uschamber.com - Oct, 2020
One way or another, coronavirus has likely impacted your business — for better or worse. We’ve been busy creating content to help you through this challenging time. It is organized here by category to help you easily navigate through it all.
If you're just getting started with reading our coverage, we suggest you start here first. These are our general articles on small business resources available during the coronavirus outbreak:
If you’re trying to get a better understanding of the federal government’s coronavirus stimulus legislation, you can read about that here:
If you’re looking for financial assistance and considering applying for a small business loan, we’ve got you covered. Here is all of our coronavirus small business loan content:
Now is also a challenging time for managing employees, keeping morale and productivity up and ensuring your company culture stays intact. Here is all of our content about managing your team through coronavirus:
Staying connected with customers is always challenging, but it’s more important now than ever. If you’re looking for creative ways to do that, check out our customer-focused marketing content:
Trying to run your business from home? With kids running around in circles? We get it. Here is some of our best advice on how to adjust to your new headquarters:
Looking for some inspiration? Here are some examples of how small businesses are adapting in the face of coronavirus:
How will coronavirus impact businesses in the long run? Here we ask experts to provide analysis on the ongoing outbreak and how businesses are adapting and will continue to adapt:
COVID-19 has brought the world’s economy to a grinding halt. The economic impact and recovery will last for months, and potentially even years. As congress and other government authorities move to save different areas of the economy, it’s important to understand what resources you have available to you as a small business owner.
Everyone’s first priority during this pandemic should be to stay safe and healthy — but maintaining your business’s health can be equally important. Take advantage of the following resources so you can stay informed and lessen the impact of the crisis.
U.S. Chamber of Commerce AssistanceThis section was updated with new information on 3/30/20:
The U.S. Chamber of Commerce has put together a number of resources for small business.
Assistance from the SBAThis section was updated with new information on 3/31/20:
The SBA is offering a few key programs to help small businesses survive the coronavirus outbreak. They are:
The SBA has created a comprehensive Coronavirus page with all of its resources in one place. You can find that page here.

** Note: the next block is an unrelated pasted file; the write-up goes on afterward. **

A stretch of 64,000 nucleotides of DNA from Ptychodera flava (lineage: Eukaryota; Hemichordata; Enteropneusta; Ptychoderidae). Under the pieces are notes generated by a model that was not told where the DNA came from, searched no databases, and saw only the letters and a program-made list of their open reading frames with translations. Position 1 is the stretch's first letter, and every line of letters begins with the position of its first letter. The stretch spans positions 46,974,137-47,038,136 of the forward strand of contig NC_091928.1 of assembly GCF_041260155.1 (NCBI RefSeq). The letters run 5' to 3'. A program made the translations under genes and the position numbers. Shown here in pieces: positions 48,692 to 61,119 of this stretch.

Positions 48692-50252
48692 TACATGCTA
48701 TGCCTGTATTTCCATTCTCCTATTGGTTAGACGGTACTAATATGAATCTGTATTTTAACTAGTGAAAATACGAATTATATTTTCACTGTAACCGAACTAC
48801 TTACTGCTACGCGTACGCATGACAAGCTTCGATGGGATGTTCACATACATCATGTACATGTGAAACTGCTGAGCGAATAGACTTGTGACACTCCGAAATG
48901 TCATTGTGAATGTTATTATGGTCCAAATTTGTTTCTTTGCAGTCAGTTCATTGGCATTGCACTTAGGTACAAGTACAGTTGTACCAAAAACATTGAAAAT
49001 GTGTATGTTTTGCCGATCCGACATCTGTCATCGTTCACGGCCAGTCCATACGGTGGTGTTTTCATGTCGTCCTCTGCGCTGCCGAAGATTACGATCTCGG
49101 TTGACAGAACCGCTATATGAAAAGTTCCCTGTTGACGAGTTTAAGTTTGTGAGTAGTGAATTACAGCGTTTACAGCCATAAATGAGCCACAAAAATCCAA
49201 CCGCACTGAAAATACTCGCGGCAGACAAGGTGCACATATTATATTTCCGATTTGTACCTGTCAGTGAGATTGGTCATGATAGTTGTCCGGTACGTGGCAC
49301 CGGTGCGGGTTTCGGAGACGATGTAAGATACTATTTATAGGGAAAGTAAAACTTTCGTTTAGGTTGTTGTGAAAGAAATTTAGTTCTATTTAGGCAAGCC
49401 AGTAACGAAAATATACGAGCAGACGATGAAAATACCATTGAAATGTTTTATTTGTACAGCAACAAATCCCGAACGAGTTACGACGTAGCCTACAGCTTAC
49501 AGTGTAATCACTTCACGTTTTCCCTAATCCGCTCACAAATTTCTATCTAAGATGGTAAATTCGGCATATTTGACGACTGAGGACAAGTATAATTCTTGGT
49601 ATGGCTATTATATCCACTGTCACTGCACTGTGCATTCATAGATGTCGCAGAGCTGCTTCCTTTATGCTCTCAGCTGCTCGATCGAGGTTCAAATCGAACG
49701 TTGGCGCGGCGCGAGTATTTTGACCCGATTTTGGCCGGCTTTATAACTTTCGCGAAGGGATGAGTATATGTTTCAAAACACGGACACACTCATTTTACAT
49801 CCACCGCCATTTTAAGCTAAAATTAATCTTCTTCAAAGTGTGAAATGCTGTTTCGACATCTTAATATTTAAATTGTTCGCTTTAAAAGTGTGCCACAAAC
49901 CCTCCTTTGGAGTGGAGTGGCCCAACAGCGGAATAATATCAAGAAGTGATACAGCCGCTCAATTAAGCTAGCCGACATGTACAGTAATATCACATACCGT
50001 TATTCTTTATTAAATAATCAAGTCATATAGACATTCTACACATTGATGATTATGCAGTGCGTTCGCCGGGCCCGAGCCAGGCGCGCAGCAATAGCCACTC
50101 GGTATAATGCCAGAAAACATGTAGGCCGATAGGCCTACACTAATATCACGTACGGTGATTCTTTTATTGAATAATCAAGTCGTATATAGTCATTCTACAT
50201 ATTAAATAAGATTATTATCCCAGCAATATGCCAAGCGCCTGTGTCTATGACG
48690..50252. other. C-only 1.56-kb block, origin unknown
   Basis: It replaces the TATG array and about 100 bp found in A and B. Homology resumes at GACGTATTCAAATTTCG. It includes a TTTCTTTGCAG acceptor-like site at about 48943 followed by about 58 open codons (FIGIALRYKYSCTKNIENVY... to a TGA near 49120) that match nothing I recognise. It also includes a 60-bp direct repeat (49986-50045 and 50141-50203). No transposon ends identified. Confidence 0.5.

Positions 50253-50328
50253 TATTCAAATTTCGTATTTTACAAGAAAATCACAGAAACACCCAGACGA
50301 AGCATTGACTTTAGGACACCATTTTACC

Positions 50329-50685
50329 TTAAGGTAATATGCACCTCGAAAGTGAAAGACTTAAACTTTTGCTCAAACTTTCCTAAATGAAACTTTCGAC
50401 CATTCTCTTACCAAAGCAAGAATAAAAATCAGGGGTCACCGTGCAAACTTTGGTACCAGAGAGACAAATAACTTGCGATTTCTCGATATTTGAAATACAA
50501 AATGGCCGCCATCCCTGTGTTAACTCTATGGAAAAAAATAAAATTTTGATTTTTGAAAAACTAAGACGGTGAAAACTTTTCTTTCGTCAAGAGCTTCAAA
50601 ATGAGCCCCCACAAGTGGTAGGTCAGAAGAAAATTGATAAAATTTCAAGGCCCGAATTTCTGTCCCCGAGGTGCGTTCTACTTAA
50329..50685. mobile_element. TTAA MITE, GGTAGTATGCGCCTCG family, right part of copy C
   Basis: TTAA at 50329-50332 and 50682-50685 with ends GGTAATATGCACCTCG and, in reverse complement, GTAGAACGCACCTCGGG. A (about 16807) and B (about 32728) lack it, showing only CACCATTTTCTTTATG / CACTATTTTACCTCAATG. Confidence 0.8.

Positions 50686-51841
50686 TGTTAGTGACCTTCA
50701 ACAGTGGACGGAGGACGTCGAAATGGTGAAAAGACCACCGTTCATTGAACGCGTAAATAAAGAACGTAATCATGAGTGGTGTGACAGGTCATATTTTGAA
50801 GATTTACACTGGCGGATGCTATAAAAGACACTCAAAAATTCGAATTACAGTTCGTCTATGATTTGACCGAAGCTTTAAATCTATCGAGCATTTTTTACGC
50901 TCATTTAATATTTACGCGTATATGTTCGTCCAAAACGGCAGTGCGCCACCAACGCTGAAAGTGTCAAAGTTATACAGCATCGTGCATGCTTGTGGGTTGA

The SBA announced it would offer disaster assistance loans for up to $2 million for small businesses affected by the coronavirus. These low-interest loans are available to businesses that have sustained “substantial economic injury” due to the spread of the coronavirus. You can apply for one of those loans here.
The SBA is also backing what are called Payroll Protection Loans. These loans are convertible to grants and do not have to be paid back provided you use the money for a list of acceptable expenses, primarily payroll. These loans are available from private lenders. The treasury department has just release more information on these loans. You can learn more here and see the application here. You will still need to apply at your local bank. You can also learn more about these loans in this Emergency Small Business Loan Guide from the U.S. Chamber of Commerce.
[For a full breakdown of SBA loans and federal response read: Everything You Need to Know About Coronavirus Federal Small Business Stimulus Aid Programs]
In addition to disaster relief loans, the SBA has a comprehensive list of resources available to small businesses during the crisis. This includes COVID-19 fact sheets; strategies for employees to adhere to; common problems small businesses may face, like supply chain shortfalls; and local assistance information.
Export-Import Bank of the United StatesAdditionally, the Export-Import Bank of the United States (EXIM) has announced relief measures for U.S. exporters and financial institutions that include waivers, deadline extensions, streamlined processing and flexibility for its customers for an initial period of 30 days, with the possibility of more, for the following programs:
For everything you need to know about applying for a small business loan, see the U.S. Chamber’s Small Business Loan Guide.
SCORESCORE is offering advice and assistance from its business mentors including help navigating financial challenges and assistance in applying for SBA disaster assistance loans. SCORE has centralized all of its assistance options here.
SBDCSmall Business Development Centers are local offices sponsored by the SBA to help small businesses. While the SBA has provided its own resources, SBDCs are also offering extensive help to small businesses throughout America.
This includes OSHA resources and information, like preparing workplaces for COVID-19, preventing worker exposure to COVID-19 and additional OSHA resources. You can also find links to the National Cyber Security Alliance for information on how to stay safe online during the pandemic and avoid typical scams associated with the disaster.